Getting it ...

January 7, 2014 

Buried under eight feet of snow and six feet of earth, he's not going anywhere. That would be my great grandfather and namesake, Peter Cavanaugh, who was born in Ballyoughter, Ireland in 1816 and now rests under a remarkable Celtic cross next to St. Mary's Church in Fulton, New York — having established permanent residency at such a fine location upon his death in 1892.

Fulton, on the leeward shore of Lake Ontario, averages 179.6 inches of snowfall per season. It is 30 miles northwest of Syracuse, which receives a comparatively puny 115.6 annual inches. It was 72 ever-so-dry degrees on our back deck in Oakhurst last week as I spoke with my brother in Syracuse, where it was eight degrees above zero with two feet of freshly fallen snow on the ground.

As anyone who watches the Weather Channel or just looks out the window knows, we are being confronted with increasingly strange and potentially ominous environmental conditions in current times, the jet stream dividing us into two separate realities between east and far west in this latest instance of marked deviance from national norms.

We are becoming as temporarily polarized climatologically as we are even more sadly separated in our political persuasions — devolving into a new U.S.A. — The Un-United States of America. Yet, unlike the scientifically undeniable realities of global warming, this social disintegration won't last long. Formed by the unwavering forces of unstoppable demographic change, a new America awaits us all. I say, let's get on with it.

Following Barack Obama's reelection in 2012 and a pronounced diminution in the popularity of ultra-conservative candidates by an awakened national electorate, the Republican National Committee undertook several months of serious study into what went wrong and what to do about it.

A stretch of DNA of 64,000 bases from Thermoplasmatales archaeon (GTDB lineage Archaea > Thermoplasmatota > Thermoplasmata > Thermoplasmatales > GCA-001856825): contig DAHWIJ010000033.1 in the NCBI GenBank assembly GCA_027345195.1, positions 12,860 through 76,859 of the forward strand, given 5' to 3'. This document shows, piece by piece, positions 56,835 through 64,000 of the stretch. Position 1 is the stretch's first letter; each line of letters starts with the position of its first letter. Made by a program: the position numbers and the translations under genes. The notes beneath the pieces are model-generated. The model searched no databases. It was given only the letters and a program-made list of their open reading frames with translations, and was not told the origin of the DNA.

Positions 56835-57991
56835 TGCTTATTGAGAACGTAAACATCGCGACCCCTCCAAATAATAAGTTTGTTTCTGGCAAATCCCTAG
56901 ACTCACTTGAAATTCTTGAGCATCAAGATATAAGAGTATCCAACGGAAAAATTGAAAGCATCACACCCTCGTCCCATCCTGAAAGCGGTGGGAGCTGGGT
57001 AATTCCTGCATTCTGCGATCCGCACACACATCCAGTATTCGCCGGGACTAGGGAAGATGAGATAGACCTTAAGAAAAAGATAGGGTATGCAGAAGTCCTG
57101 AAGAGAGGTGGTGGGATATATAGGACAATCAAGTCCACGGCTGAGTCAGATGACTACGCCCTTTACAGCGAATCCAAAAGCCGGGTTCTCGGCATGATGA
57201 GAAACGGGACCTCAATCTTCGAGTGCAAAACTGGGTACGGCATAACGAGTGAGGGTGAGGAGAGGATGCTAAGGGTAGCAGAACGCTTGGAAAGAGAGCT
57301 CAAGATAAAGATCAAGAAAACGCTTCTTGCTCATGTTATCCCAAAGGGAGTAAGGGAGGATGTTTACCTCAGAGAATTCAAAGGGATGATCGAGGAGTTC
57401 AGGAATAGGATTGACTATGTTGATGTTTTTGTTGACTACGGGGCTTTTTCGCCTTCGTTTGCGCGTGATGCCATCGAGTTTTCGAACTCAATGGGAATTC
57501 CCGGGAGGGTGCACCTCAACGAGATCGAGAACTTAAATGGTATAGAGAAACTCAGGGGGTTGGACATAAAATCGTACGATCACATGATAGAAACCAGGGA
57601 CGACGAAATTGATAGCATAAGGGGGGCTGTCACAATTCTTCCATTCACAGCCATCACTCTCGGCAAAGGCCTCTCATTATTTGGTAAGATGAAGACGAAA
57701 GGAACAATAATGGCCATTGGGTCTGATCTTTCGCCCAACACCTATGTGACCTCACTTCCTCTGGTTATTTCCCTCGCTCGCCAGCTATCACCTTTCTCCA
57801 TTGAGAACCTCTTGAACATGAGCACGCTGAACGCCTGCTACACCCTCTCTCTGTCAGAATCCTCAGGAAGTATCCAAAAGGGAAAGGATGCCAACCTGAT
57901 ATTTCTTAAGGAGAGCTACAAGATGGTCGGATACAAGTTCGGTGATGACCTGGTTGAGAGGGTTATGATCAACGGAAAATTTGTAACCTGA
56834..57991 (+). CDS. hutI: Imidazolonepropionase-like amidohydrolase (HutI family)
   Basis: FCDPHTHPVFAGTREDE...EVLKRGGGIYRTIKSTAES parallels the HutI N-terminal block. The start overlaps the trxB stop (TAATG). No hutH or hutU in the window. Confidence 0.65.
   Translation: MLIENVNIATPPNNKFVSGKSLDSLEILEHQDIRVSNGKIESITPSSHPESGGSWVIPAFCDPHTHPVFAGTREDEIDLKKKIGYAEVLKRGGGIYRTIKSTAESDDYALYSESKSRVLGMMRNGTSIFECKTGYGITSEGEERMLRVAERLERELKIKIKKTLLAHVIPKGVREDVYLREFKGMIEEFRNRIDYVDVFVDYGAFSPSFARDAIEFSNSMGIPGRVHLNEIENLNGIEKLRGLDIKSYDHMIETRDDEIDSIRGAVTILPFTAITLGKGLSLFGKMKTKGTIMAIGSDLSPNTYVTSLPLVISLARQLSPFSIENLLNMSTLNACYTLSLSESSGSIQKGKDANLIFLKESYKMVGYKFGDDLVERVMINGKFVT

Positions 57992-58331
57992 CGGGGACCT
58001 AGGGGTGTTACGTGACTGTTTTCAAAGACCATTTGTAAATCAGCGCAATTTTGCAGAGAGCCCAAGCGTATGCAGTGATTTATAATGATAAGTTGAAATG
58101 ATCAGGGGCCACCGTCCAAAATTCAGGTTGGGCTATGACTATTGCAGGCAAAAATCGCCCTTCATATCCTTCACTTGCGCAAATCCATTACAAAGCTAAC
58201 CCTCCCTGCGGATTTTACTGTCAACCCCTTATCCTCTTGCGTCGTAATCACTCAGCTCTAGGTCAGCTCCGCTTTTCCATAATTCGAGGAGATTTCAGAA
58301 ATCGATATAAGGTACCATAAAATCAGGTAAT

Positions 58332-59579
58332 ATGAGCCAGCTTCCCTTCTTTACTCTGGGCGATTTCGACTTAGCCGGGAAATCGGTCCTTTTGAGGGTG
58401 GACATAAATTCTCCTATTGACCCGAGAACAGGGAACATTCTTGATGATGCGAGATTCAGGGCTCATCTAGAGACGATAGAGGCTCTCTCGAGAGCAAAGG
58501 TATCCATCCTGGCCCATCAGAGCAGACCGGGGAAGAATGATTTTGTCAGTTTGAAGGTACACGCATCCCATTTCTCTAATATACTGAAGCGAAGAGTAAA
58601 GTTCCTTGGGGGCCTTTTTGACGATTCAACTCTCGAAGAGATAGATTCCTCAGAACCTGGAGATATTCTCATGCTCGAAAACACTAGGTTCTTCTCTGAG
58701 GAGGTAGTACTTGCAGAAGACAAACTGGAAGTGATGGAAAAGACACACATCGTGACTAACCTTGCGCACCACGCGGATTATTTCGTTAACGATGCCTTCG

This massive "Growth and Opportunity Project" conducted 36,000 online surveys, initiated 800 conference calls and employed 50 focus groups. Its final recommendations involved increased efforts to clarify messaging with a renewed focus on appeals to minorities — particularly Hispanics, African-Americans, Asians, women and youth. Since the results of the exercise were presented for consideration and action last year, the national GOP has moved in exactly the opposite direction.

Last week's Sierra Star presented a summary of 2013 news highlights in Madera County, beginning with "a substantial loss of income for area businesses" due to October's governmental shutdown, which included a closure of Yosemite National Park for 16 days. Jerry Rankin, who manages Oakhurst's Comfort Inn, is quoted as saying, "Within the first four hours, we had about 15 rooms cancel. That's $1,500 in lost income."

Similarly, with more than an estimated million local dollars vaporized as a direct consequence of the unwarranted slam-down, Dan Cunning of the Yosemite Visitor's Bureau noted, "If there is a silver lining to this cloud, it is that it didn't happen during our peak season." Not so fast, Dan. It could happen again this brand new year if our Congressman, Tom McClintock, has anything to say about it.

This representative has gone on record time-and-time again in his dedicated efforts against the trumped up specter of "big government" in general and President Barack Obama in particular.

McClintock presents himself as a champion of individualism, opposed to such nonsensical collective fantasies as "economic fairness" and "social justice." What's wrong with that new Pope?

In attempting to tie repudiation and overturning of "ObamaCare" into approval of last fall's temporary congressional budget deal, McClintock was directly responsible for Yosemite's closure and this region's ensuing financial woes, sharing such shame with fellow supporters in the GOP's hard-right wing.

And where is Tom on immigration reform? Infrastructure investment? Job creation? Voter suppression? Tax reform? Unemployment Insurance? Women's rights? And yes — where is our Congressman on still another prohibitively expensive government closure? He's busy rolling up his 2014 campaign kitty — much of which he'll not even need to spend — being securely cocooned in a "safe district." Tom McClintock is not worried about you — or for you — at all.

He's got his.

Get your own.

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